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The Simpsons: An Uncensored, Unauthorized History Hardcover – 2009
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From Publishers Weekly
This behind-the-scenes look at perhaps the most successful television series of all time is a memorable and highly entertaining romp that offers listeners never before heard stories and anecdotes from such figures as Conan O'Brien and James L. Brooks. John Allen Nelson does a splendid job at relating the text with an ear for Ortved's wry wit—though his Homer impression could use a little work. Nelson takes listeners to places they've never been, tells them stories they thought they'd never hear, and does it all in such a cool and collected tone, that it seems almost second nature. It's endlessly informative and a fine complement to Ortved's superb study of the pop culture phenom. A Faber & Faber hardcover (Reviews, Oct. 5). (Nov.)
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Top Customer Reviews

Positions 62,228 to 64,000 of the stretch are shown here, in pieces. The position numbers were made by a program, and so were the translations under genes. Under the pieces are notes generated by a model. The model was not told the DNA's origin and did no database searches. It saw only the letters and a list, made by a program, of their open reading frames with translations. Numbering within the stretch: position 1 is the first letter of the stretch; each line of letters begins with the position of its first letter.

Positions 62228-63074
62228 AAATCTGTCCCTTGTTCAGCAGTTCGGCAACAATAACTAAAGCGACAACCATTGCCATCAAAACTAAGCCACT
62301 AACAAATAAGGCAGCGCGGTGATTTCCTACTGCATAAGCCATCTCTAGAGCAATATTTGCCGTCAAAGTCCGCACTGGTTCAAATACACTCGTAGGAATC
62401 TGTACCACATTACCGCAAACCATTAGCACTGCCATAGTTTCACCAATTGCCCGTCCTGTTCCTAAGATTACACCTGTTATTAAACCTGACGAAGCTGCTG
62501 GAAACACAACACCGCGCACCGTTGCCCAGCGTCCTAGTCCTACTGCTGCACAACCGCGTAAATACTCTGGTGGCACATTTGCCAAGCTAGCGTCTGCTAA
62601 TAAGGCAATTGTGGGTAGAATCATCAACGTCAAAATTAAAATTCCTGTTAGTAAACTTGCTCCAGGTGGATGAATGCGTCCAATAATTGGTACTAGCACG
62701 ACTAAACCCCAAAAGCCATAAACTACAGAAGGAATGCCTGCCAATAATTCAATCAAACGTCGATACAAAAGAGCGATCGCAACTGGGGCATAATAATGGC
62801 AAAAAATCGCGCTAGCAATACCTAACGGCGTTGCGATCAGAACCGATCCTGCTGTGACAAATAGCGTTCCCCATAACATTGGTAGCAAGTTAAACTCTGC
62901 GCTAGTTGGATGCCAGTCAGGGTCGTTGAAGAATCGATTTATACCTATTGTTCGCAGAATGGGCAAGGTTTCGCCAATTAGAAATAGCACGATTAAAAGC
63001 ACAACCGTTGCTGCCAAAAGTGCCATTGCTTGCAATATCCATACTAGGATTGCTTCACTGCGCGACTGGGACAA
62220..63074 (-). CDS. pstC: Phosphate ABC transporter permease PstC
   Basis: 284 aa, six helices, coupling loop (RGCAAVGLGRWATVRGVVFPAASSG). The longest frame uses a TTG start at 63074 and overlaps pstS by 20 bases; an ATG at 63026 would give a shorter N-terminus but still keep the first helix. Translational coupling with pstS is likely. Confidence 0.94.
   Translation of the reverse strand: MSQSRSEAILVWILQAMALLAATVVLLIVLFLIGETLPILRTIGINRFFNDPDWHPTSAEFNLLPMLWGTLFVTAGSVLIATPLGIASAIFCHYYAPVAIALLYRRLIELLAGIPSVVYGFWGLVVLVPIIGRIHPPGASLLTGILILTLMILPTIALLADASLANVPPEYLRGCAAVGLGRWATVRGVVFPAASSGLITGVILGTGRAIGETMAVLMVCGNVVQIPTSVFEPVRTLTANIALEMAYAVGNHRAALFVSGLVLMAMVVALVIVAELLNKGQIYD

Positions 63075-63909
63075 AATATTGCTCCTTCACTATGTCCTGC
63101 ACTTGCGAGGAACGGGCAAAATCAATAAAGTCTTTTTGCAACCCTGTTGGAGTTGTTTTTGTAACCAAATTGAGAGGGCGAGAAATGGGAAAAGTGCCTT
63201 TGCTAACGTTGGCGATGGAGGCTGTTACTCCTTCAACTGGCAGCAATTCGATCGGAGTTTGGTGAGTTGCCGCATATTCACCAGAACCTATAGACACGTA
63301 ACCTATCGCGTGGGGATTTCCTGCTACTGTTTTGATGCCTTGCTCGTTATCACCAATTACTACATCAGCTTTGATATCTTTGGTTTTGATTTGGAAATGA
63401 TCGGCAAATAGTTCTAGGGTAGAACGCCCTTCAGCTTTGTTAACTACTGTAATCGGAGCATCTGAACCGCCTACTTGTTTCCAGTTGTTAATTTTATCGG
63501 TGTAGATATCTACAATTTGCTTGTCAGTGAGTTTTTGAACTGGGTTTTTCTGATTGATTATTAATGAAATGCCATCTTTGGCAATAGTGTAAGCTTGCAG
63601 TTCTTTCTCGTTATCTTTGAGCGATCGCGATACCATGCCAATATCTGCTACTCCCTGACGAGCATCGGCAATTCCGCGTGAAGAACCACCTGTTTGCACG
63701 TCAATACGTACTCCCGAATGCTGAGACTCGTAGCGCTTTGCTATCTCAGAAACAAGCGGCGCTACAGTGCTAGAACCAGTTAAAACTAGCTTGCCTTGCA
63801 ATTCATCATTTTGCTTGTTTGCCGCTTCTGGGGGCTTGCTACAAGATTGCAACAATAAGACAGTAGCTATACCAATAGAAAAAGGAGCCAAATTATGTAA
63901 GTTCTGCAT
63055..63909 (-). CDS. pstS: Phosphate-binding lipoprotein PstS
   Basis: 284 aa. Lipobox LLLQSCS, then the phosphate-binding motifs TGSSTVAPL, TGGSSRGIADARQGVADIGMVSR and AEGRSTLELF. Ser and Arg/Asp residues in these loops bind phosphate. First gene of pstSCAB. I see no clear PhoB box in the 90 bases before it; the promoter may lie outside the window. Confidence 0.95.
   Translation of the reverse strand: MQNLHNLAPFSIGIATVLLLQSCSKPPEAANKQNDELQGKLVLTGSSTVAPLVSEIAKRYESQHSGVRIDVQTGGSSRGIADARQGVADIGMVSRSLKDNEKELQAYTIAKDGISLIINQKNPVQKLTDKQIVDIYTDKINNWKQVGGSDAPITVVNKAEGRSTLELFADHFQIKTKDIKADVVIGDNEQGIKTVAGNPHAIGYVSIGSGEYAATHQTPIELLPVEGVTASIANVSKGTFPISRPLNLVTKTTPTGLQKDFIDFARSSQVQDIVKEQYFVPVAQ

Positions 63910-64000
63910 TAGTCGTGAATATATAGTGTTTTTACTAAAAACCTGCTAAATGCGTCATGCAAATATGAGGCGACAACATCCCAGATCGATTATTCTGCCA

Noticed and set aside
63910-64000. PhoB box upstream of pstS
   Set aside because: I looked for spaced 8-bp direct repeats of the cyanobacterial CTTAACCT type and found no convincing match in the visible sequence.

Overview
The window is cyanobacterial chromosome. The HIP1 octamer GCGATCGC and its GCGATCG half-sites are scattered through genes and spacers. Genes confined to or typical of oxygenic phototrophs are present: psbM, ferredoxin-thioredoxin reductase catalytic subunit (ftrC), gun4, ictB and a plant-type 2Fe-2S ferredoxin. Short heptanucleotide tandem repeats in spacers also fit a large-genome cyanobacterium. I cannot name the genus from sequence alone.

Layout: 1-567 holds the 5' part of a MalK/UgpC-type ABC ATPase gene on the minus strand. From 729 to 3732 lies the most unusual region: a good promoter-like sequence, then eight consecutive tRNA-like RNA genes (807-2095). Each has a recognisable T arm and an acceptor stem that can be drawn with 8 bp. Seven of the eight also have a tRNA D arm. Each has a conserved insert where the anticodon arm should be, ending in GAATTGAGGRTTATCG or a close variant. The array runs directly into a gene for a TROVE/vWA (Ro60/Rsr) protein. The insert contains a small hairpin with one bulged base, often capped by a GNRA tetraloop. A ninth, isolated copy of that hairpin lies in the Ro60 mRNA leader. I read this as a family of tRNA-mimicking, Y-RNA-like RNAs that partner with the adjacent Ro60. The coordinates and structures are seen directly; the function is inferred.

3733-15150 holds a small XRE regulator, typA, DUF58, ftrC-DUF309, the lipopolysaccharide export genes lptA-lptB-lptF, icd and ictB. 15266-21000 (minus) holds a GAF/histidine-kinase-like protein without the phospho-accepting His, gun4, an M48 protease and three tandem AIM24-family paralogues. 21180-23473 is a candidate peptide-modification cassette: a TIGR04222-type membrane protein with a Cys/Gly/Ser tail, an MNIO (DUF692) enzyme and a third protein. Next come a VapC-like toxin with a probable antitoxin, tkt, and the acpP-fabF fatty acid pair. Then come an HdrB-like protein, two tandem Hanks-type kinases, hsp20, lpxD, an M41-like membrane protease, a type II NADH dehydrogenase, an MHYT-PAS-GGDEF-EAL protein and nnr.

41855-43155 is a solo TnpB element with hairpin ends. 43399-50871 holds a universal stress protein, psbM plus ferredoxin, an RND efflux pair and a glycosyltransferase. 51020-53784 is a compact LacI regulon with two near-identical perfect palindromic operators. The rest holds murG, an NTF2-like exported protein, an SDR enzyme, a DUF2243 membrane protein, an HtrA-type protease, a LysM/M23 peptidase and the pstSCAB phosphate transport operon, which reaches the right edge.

The lack of participation by many vital players, including Matt Groening himself, necessitates the use of printed comments in the stead of interview comments. The lack of cooperation also frees Ortved from having to be objective in his writing, allowing others to present only one side of the story. It also probably limited his access to some areas, especially within Fox, that might have fleshed out pieces and give some heft to his story. This lack of objectivity allows the author to speak very highly of the first dozen seasons with high praise, milder praise for the next few seasons and then almost outright dismissal of work from the 9th or 10th season on.
That said, the book is extremely entertaining, very informative and eye opening and just a great glimpse into the Juggernaut that is The Simpsons. It is the work of love of a fan who is trying to explain how lightning was captured in a bottle and the focus can be on the overall story, with varying amounts of attention paid to the details. It would have been nice to get a better overview of who everyone is and how they fit together (much of the conflicts that appear involve people who are around for a year or two, are influential and then leave), but since the goal is to produce a history told in individual's recollections and stories rather than in a cohesive narrative, this is not a major issue. While not perfect, the book is a fascinating read of anyone interested in the history of The Simpsons as a show and how Fox became the House that Bart built.